It was admitted on the record that the proceedings in attachment were regular and in conformity with the laws of Illinois; that the cases of Martin v. Dryden and Burnell v. Robertson, reported in the Illinois reports, [Footnote 1] rightly explained those laws; that Bates was the owner of the safes on the 3d of November, 1857, and that Green was a bona fide creditor of Bates. After the levy of the attachment Green received notice of the mortgage, and the claim under it, and Van Buskirk and the others, mortgagees, were informed of the attachment; but they did not make themselves parties to it and contest the right of Green to levy on the safes, which they were authorized by the laws of Illinois to do.
By statutes of Illinois, [Footnote 2] any creditor can sue out a writ of attachment against a nonresident debtor. Under this writ, the officer takes possession of the debtor's property. If the debtor cannot be served with process, he receives notice by publication, and if he does not appear, the creditor, on proving his case, has judgment by default, and execution is issued to sell the property attached. These statutes further enact, [Footnote 3] that mortgages of personal property are void as against third persons, unless acknowledged and recorded, and unless the property be delivered to and remain with the mortgagee.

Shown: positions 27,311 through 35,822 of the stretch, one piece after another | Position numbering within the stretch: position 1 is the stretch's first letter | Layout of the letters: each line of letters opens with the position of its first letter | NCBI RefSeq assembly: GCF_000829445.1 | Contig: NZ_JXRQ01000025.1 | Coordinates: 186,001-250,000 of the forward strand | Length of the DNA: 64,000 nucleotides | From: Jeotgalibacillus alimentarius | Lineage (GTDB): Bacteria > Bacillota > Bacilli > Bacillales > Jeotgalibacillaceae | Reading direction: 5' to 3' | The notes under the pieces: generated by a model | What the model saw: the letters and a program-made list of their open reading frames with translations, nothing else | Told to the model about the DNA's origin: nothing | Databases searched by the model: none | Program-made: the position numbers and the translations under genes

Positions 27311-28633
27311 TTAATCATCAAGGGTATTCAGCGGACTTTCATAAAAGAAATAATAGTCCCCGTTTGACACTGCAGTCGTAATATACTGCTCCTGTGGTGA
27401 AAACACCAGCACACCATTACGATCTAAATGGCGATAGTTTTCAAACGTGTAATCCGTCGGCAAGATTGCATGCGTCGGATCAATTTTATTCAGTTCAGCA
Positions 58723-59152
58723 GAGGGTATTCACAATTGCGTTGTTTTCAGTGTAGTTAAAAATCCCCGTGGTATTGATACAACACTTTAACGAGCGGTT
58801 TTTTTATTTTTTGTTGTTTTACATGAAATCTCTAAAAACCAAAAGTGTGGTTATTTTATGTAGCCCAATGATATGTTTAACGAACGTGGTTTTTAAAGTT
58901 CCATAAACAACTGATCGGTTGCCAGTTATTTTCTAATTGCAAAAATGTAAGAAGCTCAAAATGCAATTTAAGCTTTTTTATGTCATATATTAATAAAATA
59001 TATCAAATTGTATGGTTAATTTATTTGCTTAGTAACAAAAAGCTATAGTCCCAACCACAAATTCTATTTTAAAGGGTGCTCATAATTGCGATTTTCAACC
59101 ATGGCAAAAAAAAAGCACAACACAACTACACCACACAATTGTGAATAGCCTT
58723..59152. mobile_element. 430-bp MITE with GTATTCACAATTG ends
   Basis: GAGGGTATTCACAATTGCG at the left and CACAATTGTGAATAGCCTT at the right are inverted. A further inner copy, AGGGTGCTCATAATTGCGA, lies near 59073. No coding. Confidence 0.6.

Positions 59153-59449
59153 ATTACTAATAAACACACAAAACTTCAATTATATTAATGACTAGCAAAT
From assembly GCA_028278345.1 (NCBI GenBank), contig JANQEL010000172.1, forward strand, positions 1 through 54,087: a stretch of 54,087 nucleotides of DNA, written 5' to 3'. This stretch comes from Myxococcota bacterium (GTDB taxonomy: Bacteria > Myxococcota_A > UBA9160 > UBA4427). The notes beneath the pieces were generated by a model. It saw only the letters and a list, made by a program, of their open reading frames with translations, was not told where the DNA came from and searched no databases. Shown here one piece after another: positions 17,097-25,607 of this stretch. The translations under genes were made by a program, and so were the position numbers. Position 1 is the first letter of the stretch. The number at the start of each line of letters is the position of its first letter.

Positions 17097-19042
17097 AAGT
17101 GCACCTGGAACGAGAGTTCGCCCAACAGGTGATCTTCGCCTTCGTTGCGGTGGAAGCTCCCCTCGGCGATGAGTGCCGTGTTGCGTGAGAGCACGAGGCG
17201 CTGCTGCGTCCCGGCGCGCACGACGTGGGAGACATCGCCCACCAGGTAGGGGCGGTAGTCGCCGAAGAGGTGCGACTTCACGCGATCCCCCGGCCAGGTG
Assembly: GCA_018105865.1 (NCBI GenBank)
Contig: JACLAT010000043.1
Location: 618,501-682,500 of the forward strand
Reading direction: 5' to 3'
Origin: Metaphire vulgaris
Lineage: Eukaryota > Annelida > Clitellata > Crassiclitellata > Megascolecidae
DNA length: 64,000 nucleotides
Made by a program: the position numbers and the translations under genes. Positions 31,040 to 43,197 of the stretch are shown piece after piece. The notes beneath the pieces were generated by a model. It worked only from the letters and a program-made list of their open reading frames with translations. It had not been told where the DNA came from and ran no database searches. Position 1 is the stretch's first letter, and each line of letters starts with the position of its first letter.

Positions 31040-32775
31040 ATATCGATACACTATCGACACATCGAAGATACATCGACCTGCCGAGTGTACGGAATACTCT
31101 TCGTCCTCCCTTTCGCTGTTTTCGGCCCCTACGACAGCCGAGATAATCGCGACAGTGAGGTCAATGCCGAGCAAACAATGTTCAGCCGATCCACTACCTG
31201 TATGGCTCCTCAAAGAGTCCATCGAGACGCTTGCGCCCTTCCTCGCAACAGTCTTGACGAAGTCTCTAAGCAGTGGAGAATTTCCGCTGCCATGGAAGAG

In this state of the law in Illinois, Van Buskirk sued Green in one of the inferior courts of New York, for taking and converting the safes, sold as already mentioned under the attachment. Green pleaded in bar the attachment proceedings in Illinois. But the court held that the law of New York was to govern the case, not the law of Illinois, though the property was situated there, and that by the law
of New York the title to the property passed on the execution and delivery of the mortgage, and took precedence of the subsequent attachment in Illinois. This judgment being affirmed in the highest court of the State of New York, Green, assuming that the "faith and credit" which the judicial proceedings in courts of Illinois had by law and usage in that state, were denied to them by the decision just mentioned, took a writ of error to this Court, conceiving the case of fall within the 25th section of the Judiciary Act, which gives a writ in cases where, in the highest state court, a clause of the Constitution of the United States is drawn in question, and the decision is against the right, title, or privilege specially set up.
The case having got here, a motion was made in December Term 1866, to dismiss it for want of jurisdiction; the ground of the motion having been, that the only defense set up in the state court was, that the safes at the time of the seizure and sale belonged to Bates, and that by such seizure and sale Green had acquired his title; that thus the only issue tried and determined in the New York court was the right of property and possession at the time of the seizure. [Footnote 4]
But this Court overruled the motion to dismiss, and held, that while the question whether the proceedings in the Illinois court had the effect which Green asserted for them, was one to be decided after argument on the merits, yet that the effect which those proceedings had there by law and usage of that state, was a question necessarily decided by the New York court, and decided against the claim set up by Green under the provision of the Constitution quoted ante on page <|74 U.S. 140|>140; and that so the case was properly in this Court for review.
It was now here for such review; a review on merits.